The only problem with the 'Mr Smith was actually a really nice man' modern expositions is that it falls right in with the modern phenomenon known as 'virtue signalling'. This entails making public statements about concern for the wellbeing of others, and loudly voicing noble and worthy sentiments, as a proxy for one's political views. So people who want to champion various social causes are very pleased to hear how nice Adam Smith was, because obviously this means he would have supported their social causes. This is why we are now informed that actually, Adam Smith was a Rawlsian, a progressive and indeed a Marxist.
There's a certain logic to this perspective: if that much energy is expended explaining that Smith wasn't selfish, he cared about the poor, he hated inequality, etc, then yes, he does begin to sound exactly like a Social Justice Warrior:
From this you can reassure yourself that Smith wasn't one of those neoliberals who oppose regulation just because they value freedom - it seems that Smith would be very happy to have more and more regulation, even if it ultimately strangled the market, as long as that regulation was intended to help the poor and was not intended to favour rich conglomerates [editor: with regulation, it's the intentions, not the outcomes, that matter most]. Wow, this is not what you thought the Wealth of Nations was about, is it. Luckily, it has been reinterpreted for you to make Smith's ideas more in keeping with modern tastes. In the modern era, nobody actually reads books, we just read summaries about them off the internet. So this kind of reinterpretation is surprisingly significant.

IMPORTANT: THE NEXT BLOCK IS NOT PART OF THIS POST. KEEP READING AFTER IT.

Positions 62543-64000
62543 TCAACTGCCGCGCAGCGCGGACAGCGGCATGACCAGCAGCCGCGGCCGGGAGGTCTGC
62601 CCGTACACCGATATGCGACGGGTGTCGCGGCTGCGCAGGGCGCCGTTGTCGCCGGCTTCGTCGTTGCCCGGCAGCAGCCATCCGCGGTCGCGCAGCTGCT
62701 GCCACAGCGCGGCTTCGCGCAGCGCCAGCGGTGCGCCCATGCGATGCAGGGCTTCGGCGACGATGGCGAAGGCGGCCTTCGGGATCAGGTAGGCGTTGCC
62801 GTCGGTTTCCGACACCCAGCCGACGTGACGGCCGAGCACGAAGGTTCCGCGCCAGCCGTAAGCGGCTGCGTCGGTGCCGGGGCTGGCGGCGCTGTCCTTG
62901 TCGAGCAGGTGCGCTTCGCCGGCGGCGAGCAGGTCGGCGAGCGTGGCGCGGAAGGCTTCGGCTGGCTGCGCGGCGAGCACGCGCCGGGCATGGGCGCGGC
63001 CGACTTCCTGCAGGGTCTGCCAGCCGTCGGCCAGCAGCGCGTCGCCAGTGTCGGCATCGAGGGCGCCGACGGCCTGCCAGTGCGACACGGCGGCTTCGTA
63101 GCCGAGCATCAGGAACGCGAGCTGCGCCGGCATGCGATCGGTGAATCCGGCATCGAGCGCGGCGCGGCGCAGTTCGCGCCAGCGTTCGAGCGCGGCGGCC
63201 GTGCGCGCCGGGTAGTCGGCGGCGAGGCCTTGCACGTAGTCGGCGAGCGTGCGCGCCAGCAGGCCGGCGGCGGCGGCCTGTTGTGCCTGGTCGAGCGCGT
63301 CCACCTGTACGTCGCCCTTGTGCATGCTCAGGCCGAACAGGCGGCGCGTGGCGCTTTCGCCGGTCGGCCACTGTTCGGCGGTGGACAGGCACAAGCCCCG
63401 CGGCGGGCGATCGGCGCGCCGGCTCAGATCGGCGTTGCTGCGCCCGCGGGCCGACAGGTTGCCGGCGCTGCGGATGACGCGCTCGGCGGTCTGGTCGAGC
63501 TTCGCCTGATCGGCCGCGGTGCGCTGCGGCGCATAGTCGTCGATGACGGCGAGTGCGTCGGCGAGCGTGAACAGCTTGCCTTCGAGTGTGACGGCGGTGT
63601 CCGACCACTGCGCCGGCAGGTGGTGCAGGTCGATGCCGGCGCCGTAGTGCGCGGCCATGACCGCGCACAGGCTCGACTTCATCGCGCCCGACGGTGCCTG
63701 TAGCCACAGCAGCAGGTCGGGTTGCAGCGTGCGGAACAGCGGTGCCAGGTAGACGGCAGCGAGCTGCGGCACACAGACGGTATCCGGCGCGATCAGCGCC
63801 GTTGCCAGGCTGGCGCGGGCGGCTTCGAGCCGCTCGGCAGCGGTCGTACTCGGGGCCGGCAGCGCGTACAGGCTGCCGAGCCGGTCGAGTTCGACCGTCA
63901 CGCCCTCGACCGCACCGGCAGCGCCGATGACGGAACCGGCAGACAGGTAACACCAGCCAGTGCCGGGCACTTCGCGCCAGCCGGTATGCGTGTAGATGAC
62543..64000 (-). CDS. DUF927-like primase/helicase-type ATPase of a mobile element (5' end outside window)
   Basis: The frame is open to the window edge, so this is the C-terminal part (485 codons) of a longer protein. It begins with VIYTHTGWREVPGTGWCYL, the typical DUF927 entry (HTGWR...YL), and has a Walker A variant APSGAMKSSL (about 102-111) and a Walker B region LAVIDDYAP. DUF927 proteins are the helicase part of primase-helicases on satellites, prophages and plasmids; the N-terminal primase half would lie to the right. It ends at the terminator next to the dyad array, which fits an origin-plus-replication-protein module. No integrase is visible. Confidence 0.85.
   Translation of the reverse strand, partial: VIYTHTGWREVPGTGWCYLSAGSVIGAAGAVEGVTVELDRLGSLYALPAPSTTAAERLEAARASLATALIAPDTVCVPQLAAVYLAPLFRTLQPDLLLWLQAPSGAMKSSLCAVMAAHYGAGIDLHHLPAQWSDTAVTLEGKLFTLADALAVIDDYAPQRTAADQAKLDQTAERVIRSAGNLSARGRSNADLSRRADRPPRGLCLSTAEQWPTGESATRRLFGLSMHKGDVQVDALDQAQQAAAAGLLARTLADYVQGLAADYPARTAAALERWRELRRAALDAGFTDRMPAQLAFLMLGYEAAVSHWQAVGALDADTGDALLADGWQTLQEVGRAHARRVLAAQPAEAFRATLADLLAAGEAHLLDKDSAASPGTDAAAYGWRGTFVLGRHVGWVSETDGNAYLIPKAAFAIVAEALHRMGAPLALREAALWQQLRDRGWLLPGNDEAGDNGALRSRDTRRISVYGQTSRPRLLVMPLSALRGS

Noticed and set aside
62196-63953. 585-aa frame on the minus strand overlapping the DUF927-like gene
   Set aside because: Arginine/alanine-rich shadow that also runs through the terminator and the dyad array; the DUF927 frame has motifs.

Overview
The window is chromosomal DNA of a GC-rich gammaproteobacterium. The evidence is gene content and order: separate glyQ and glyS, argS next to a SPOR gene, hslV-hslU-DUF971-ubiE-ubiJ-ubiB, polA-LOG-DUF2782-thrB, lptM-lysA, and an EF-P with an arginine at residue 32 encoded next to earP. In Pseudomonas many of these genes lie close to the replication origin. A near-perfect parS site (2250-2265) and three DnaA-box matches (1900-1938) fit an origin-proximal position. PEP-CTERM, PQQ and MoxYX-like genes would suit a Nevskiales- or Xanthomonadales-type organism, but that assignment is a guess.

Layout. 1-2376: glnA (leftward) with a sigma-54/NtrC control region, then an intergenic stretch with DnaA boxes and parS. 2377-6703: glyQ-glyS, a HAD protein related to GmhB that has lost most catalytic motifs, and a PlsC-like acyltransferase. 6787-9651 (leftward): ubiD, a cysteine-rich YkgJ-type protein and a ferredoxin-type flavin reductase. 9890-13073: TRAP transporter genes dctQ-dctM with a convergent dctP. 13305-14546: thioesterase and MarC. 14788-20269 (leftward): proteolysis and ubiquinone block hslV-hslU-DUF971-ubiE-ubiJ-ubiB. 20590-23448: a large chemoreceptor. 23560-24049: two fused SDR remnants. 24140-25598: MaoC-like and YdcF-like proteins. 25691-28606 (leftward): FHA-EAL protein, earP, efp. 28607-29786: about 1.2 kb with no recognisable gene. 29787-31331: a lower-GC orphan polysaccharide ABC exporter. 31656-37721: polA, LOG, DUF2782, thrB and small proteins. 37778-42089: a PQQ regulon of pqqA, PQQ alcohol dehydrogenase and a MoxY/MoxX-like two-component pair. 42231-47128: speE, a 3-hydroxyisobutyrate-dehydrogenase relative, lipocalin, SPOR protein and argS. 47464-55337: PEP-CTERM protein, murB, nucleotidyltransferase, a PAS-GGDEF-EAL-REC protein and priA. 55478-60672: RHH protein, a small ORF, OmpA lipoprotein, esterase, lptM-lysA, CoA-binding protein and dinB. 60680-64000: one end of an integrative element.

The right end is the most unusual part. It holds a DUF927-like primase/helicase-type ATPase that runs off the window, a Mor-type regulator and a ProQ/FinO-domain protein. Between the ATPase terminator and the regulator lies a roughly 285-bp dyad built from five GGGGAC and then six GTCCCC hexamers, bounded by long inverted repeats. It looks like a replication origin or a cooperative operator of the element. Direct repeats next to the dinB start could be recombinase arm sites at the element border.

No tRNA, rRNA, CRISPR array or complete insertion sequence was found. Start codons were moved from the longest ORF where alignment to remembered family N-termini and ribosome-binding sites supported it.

Thus, to the disappointment of those who would like to see Smithian economics more widely understood, free market principles are now increasingly buried in the homilies about how nice Adam Smith really was and how he didn't really support free markets even though it sounded like he did and he didn't really promote self-interest even though he wrote an entire book about the role self-interest in economics.